"Some one-hundred-odd years ago, a motley collection of tough moustaches galloped across the West and left behind a raft of legends and legerdemains, and it seems a reasonable conjecture that if there are any television sets up in cowboy heaven, and anyone of these rough-and-wooly nail-eaters could see with what careless abandon their names and exploits are being bandied about, they're very likely turning over in their graves - or worse, getting out of them. Which gives you a clue as to the proceedings that'll begin in just a moment, when one Mr. Rance McGrew, a three-thousand-buck-a-week phony-baloney discovers that this week's current edition of make-believe is being shot on location - and that location is The Twilight Zone."
TV cowboy star Rance McGrew is ready to shoot a scene—in which Jesse James shoots him in the back—when he suddenly finds himself in a real Old West saloon. The real Jesse James walks in and explains that he, Billy the Kid and other famous outlaws are not pleased with the way that they are portrayed on McGrew's show.
James then challenges McGrew, who has never shot a gun in his life, to a showdown. McGrew attempts to flee, but James corners him. McGrew drops to his knees, pleading. He says that he will do anything if James will only spare him. James accepts ("We may be stiffs up there...but we're sensitive."). McGrew finds himself back on the set, and his agent is announced. The agent turns out to be Jesse James himself, in Hollywood garb (wearing a beret and a loud sport shirt), come to ensure that outlaws get their due, beginning with the TV bad guy throwing McGrew out the saloon window.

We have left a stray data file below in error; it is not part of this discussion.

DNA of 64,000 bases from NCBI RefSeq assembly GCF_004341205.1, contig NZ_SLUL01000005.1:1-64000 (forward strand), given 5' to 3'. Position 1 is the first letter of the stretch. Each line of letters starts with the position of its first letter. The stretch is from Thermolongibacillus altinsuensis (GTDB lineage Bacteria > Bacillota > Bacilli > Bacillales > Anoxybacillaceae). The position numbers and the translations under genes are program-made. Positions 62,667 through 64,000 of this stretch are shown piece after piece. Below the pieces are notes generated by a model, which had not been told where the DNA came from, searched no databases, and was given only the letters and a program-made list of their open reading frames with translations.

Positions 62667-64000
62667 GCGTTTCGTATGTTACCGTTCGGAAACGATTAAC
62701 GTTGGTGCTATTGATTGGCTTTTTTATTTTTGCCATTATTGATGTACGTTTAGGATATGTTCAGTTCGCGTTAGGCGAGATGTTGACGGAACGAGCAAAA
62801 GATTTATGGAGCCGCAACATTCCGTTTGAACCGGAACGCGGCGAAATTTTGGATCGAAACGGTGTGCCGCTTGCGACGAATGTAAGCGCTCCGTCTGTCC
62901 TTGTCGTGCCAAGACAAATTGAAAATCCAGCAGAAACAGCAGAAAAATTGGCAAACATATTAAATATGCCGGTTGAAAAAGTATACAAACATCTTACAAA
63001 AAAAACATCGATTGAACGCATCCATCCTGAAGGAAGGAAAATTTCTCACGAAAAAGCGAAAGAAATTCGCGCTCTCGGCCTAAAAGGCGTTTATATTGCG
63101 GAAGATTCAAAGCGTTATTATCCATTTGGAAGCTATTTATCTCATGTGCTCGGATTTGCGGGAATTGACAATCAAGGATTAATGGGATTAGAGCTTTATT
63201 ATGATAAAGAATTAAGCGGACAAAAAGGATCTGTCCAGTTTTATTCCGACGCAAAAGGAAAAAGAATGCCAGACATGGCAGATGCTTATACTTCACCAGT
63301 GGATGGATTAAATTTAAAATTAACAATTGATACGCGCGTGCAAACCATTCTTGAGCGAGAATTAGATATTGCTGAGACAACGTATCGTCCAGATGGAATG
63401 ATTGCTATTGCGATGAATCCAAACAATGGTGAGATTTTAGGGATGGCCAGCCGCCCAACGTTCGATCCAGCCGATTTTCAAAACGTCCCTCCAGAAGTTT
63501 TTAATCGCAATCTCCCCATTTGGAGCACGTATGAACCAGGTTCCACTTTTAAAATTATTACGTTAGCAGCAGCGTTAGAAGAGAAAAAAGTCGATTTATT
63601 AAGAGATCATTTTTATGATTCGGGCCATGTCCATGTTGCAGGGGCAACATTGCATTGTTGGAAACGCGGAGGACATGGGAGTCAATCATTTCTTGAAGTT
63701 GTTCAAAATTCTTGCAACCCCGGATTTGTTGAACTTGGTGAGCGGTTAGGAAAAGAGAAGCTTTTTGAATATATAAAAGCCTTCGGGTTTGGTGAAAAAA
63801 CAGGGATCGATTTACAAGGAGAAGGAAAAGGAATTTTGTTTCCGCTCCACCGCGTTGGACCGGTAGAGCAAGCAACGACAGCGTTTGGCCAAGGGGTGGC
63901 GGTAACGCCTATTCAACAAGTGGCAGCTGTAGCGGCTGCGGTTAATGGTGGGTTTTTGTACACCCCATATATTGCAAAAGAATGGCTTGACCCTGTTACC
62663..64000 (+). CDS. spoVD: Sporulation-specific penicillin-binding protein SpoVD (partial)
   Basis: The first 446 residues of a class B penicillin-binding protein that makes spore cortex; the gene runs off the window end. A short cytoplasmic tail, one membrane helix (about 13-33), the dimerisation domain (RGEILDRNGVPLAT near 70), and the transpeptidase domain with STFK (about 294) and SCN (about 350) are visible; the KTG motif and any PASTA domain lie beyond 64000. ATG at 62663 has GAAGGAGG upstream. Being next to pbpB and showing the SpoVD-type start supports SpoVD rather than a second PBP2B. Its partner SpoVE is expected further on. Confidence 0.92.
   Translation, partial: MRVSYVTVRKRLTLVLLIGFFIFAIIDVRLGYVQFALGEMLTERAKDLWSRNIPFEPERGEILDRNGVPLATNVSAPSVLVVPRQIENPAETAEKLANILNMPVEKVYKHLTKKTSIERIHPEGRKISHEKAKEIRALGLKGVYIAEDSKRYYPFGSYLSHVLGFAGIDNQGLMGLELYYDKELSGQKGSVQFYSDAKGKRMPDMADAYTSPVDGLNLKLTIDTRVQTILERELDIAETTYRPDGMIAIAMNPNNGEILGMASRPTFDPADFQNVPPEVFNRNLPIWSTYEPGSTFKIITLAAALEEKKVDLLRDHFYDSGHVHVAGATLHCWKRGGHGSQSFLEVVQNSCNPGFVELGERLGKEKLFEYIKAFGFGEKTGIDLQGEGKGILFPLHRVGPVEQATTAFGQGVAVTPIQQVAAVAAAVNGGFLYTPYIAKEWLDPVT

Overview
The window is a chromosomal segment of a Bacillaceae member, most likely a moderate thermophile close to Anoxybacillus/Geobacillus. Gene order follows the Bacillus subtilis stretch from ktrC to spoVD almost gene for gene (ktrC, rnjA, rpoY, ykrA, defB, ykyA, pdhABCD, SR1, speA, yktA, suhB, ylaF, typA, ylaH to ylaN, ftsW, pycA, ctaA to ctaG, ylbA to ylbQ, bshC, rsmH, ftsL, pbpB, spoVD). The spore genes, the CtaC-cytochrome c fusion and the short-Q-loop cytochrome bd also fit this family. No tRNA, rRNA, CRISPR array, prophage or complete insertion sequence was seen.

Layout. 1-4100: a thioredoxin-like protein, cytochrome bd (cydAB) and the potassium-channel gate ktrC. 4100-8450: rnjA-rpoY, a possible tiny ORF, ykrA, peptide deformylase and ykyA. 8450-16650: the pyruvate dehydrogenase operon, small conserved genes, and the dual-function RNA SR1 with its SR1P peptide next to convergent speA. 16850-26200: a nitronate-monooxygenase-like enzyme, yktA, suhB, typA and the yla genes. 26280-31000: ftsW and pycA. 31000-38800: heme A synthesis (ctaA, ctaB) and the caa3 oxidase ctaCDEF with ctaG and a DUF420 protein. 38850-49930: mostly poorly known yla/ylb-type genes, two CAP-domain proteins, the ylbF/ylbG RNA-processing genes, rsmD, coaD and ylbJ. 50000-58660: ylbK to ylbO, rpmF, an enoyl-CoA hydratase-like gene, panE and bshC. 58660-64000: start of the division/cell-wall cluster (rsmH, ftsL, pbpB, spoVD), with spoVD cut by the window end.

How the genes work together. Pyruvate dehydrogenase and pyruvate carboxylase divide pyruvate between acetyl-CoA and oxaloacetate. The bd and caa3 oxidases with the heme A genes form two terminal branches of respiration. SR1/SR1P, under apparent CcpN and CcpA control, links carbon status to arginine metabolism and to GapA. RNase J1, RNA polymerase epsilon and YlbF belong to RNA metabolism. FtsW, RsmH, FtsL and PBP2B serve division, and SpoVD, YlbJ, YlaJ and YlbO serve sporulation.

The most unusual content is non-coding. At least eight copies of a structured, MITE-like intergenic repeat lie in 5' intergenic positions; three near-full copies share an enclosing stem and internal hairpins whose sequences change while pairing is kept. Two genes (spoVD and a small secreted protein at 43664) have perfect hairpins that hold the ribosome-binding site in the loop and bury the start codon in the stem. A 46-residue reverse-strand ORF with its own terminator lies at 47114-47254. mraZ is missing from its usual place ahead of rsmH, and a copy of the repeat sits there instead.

"The evolution of the so-called 'adult' western, and the metamorphosis of one Rance McGrew, formerly phony-baloney, now upright citizen with a preoccupation with all things involving tradition, truth, and cowpoke predecessors. It's the way the cookie crumbles and the six-gun shoots - in The Twilight Zone."
Preview for Next Week's Story
For all of us, even the most young at heart, I suppose there's a little kernel of want having to do with reliving childhood - that grand and glorious moment in time when the biggest guy around is the patrol boy. Next week on The Twilight Zone, this moment is recaptured in George Clayton Johnson's exceptionally sensitive story called "Kick the Can." It co-stars Mr. Ernest Truex and Mr. Russell Collins.